Latest research on English language teaching methods shows that, despite the influence of digital devices, most of the world still uses paper-based material. Nevertheless, technology tends to find some use, although interested parties don’t always know how to use them right and which of their needs this technology fulfills. Content is still a key factor: digital devices that provide quality content are the most effective learning method.
Teachers need flexible content
Teachers would like to be able to easily integrate regular textbooks and other sources of material into the learning process. A system that may generate various content sources, provide recommendations and pick the right material would greatly facilitate that endeavor.
Students need social interaction
Students are increasingly more interested in socializing with students of similar backgrounds and interests, both in class and outside of it. There is a sense of inclusion that forms in students within a study group; but they should seek out opportunities for genuine interaction and practice outside of class. As for digital technology, students aren’t keen on being forced to use it – it’s more effective to let them use such methods naturally.
Statistics shows that students are becoming less and less interested in direct learning and want more immersion. Mobile devices can be useful here, as they provide easy access to educational content. Methods that require less direct learning, like games, videos or speaking practice, are also helpful.
This is a truly important element of the language-learning process today, as computers must be used for learning only in class; at all other times, it is mobile devices that are most efficient. And while adults are more suited for short educational events where the presence of a tutor is optional, kids need to work in a safe environment under the supervision of teachers.
Research has also shown that parents want to receive more feedback from educational institutions, which is why the inclusion of reports in applications is becoming more and more relevant (these applications need also include notification support for students, as most of them express a need for such features).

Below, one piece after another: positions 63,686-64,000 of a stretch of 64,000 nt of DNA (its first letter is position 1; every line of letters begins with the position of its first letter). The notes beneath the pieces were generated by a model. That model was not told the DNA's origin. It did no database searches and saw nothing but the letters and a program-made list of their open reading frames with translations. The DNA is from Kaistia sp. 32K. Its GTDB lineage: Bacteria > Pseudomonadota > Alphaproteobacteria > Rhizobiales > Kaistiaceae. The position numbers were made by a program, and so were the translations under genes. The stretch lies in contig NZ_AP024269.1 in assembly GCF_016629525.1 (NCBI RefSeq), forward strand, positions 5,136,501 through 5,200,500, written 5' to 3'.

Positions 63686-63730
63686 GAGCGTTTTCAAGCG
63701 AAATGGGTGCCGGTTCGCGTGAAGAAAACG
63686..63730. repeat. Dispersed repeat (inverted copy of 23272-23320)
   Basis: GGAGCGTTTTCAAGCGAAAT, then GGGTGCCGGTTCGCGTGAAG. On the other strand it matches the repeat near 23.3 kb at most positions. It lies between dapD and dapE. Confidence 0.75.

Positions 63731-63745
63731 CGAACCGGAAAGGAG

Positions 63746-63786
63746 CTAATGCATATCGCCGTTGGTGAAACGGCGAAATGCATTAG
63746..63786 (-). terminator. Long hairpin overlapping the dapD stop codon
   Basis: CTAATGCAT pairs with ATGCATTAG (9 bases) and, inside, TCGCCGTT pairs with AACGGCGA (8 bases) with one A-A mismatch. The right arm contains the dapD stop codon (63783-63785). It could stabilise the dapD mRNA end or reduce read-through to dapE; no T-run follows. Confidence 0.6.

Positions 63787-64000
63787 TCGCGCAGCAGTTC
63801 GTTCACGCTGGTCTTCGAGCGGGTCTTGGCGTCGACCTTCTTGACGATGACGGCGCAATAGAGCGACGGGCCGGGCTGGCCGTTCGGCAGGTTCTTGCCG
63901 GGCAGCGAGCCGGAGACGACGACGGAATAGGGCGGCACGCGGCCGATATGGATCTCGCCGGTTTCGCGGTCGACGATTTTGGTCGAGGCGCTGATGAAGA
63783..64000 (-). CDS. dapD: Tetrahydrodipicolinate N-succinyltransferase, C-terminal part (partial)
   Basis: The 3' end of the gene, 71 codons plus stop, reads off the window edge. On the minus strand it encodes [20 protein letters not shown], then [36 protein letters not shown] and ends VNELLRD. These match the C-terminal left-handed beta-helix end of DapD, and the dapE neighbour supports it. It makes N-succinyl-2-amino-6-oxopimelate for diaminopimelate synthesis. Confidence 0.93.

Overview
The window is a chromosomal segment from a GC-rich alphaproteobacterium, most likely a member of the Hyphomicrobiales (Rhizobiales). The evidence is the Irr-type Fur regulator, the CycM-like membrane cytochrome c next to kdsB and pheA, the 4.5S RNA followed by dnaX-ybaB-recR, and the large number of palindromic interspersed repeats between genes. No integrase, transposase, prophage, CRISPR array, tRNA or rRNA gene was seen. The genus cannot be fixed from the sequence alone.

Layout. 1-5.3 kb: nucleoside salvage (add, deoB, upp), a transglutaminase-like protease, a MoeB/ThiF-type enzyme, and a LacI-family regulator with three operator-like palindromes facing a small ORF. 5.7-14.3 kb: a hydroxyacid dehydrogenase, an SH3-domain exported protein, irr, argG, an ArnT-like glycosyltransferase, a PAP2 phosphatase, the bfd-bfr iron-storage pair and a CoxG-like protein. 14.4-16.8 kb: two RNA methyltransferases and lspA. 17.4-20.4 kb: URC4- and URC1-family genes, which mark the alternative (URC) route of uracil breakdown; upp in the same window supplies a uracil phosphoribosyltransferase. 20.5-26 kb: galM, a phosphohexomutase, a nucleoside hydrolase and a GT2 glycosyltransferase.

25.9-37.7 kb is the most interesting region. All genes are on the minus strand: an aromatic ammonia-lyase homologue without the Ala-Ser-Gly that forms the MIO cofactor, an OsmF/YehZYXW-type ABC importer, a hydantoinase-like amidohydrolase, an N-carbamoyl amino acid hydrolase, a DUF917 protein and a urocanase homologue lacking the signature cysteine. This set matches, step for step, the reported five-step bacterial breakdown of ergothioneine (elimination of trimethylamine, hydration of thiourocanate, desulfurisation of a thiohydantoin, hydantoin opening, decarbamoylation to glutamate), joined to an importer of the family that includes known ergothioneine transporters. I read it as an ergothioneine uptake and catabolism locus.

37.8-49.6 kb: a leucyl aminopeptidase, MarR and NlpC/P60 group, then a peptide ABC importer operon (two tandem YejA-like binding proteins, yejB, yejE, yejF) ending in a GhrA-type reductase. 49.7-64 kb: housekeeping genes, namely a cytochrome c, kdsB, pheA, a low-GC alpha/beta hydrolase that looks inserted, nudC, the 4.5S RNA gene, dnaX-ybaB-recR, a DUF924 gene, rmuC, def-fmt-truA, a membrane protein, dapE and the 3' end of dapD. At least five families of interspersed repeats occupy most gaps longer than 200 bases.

Recommendations for use of digital content
- Digital content should be accompanied by printed material; it’s important that students have access to both simultaneously.
- Students ask with increasing frequency to be given easier access to digital content without having to go through lengthy sign-up processes.
- Before using a new app, learn about and evaluate its teaching advantages. Don’t use digital content just because it’s trendy.
- Digital solutions have to touch on more real projects and cases related to everyday issues.
- Use technology to facilitate managed interaction in real life (example: virtual tours).
How to make the learning process effective
- Keep using successful projects that combine classic and digital learning methods.
- Maintain a nuanced approach to digital development based on the students’ needs.
- Keep an eye on breakthroughs in the educational market and learn to adapt to change quickly.
- Don’t give in to the hype: classic teaching methods are still effective.
More than ESP: Empowering Students to Progress is a conference focused on a crucial aspect of English language teaching – English for specific purposes (ESP), the adaptation of regular teaching methods for specific subject fields. Participants were able to discuss the current trends and methods of ESP teaching. Numerous workshops provided guests of ITMO University with the opportunity to acquire new practical skills that would help them deal with issues related to teaching groups of students of various subject fields.